The Telegraph
Since 1st March, 1999
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SC sounds graft alarm

New Delhi, Nov. 16 (PTI): Concerned by the spread of corruption, the Supreme Court has said the adage “every man has a price” was a little generalised but not far from truth.

This observation came from a bench of Justices Doraiswamy Raju and Arijit Passayat while allowing an appeal of the Andhra Pradesh government challenging a high court order that acquitted a public servant in a corruption case.

The apex court said the anti-corruption laws have failed to achieve the desired results as they “do not appear to have curbed the growth of corruption”.

There is no scope for any leniency in a bribery case, the court said. “Avarice is a common frailty of mankind, and while Robert Walpole’s observation that every man has a price may be a little generalised, yet it cannot be gainsaid that it is not far from truth.”

Justice Passayat, writing the judgment for the bench, said: “The tentacles of corruption are spreading fast in the society, corroding the moral fibre and consequentially in most cases the economic structure of the country.” It has assumed alarming proportion in recent times, he said, adding that the object of the Prevention of Corruption Act enacted in the year of Independence was to nip the propensity for being corrupt in the bud.

But “the growth of corruption has to a great extent frustrated the purpose for which the act was enacted, and both the act and its successor act in 1988 do not appear to have curbed the growth of corruption and to have achieved the intended results”, the court said.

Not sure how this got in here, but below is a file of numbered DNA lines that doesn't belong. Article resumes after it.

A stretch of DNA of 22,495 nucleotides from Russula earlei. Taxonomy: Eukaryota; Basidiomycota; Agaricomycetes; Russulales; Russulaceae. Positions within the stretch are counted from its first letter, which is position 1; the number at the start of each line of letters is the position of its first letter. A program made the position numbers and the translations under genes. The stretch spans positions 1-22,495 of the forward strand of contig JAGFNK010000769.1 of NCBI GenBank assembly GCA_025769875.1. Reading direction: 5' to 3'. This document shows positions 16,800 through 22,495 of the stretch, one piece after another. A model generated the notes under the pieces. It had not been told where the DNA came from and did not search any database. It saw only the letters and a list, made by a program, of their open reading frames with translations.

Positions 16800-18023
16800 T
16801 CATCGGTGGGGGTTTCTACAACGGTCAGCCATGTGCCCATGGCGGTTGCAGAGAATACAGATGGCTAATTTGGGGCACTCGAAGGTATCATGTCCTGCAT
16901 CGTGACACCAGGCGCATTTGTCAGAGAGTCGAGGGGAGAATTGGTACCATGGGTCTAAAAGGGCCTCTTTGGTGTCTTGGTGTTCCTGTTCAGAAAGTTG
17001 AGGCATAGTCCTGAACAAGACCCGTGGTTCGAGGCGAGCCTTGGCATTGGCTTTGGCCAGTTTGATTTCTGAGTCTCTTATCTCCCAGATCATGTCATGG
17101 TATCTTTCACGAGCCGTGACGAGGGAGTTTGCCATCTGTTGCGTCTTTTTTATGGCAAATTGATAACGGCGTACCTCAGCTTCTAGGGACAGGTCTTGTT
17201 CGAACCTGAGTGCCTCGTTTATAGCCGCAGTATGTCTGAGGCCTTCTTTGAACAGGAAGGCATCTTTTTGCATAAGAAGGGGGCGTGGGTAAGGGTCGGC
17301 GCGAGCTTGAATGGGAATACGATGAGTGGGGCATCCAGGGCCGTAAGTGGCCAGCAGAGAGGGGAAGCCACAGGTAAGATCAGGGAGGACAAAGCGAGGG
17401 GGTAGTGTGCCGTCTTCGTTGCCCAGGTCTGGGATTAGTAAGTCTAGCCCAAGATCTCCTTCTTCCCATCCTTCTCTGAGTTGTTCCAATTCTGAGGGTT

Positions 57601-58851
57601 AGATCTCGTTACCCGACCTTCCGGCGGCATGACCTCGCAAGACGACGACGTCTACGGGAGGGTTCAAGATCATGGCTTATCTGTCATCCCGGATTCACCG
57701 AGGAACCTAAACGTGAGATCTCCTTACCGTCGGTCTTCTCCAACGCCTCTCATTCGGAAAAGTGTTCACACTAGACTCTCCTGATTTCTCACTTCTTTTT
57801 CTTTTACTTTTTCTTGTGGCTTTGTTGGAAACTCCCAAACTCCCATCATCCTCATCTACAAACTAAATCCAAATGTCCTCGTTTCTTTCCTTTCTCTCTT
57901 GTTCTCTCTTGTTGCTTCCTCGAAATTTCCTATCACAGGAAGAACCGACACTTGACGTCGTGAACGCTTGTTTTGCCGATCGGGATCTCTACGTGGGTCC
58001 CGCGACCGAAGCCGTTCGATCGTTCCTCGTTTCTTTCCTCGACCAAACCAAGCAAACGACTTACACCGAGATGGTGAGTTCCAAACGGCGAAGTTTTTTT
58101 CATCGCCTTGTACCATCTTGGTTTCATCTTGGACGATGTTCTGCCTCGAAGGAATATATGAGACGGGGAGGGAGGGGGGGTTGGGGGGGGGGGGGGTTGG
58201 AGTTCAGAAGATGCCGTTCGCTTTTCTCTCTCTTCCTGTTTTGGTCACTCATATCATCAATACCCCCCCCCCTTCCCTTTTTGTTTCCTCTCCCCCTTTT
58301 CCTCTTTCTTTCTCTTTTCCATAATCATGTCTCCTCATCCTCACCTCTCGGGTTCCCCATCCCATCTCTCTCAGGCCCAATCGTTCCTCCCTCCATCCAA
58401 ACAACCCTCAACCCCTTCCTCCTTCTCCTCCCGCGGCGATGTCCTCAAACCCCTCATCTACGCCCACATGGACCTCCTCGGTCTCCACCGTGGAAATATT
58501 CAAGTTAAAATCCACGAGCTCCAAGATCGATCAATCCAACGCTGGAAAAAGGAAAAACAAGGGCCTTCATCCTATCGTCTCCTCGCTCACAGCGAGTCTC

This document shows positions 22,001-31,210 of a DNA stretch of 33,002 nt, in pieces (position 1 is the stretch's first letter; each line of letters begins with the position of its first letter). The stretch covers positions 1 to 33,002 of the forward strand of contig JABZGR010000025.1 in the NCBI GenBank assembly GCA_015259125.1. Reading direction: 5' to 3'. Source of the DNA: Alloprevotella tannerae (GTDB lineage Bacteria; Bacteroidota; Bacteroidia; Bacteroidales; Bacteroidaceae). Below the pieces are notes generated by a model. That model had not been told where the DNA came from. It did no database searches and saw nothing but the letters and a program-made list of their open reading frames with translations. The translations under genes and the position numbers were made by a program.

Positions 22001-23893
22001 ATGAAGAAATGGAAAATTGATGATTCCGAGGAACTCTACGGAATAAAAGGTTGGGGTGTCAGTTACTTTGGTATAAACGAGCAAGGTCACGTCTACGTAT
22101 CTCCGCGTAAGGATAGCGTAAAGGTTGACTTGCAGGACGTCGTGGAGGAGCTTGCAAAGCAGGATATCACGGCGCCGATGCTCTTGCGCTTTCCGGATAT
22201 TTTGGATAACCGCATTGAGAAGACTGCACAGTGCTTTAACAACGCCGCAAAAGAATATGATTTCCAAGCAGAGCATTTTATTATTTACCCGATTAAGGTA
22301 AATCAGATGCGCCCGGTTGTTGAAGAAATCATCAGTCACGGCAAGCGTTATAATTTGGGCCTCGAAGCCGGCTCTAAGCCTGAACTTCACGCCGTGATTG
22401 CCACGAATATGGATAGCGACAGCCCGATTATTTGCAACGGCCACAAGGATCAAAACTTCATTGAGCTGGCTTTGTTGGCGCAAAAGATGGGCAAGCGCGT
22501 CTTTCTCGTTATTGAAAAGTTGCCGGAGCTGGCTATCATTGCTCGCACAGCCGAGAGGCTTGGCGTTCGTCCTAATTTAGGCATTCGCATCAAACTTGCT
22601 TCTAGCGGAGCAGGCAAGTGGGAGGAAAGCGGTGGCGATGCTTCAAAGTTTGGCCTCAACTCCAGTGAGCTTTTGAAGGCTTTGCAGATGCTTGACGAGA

“When corruption was sought to be eliminated from the polity, all possible stringent measures are to be adopted within the bounds of law.” This was the reason why Parliament fixed a minimum sentence of one year in corruption cases, added Justice Passayat.

The bench said the courts have been empowered to reduce the period of imprisonment below one year only when there are special reasons, which must be recorded by the court. “Such legislative insistence is reflection of Parliament’s resolve to meet corruption with a very strong hand and to give signals of deterrence as the most pivotal feature of sentencing of corrupt public servants.”

All public servants are warned through such a legislative measure that the corrupt have to face very serious consequences, Justice Passayat said. If long pendency of a case becomes the special reason for reducing the sentence, then all corrupt public servants would deliberately delay the proceedings, he added.

“Increasing the fine after reducing the imprisonment to a nominal period can also defeat the purpose as the corrupt public servant could easily raise the fine amount through the same means.”

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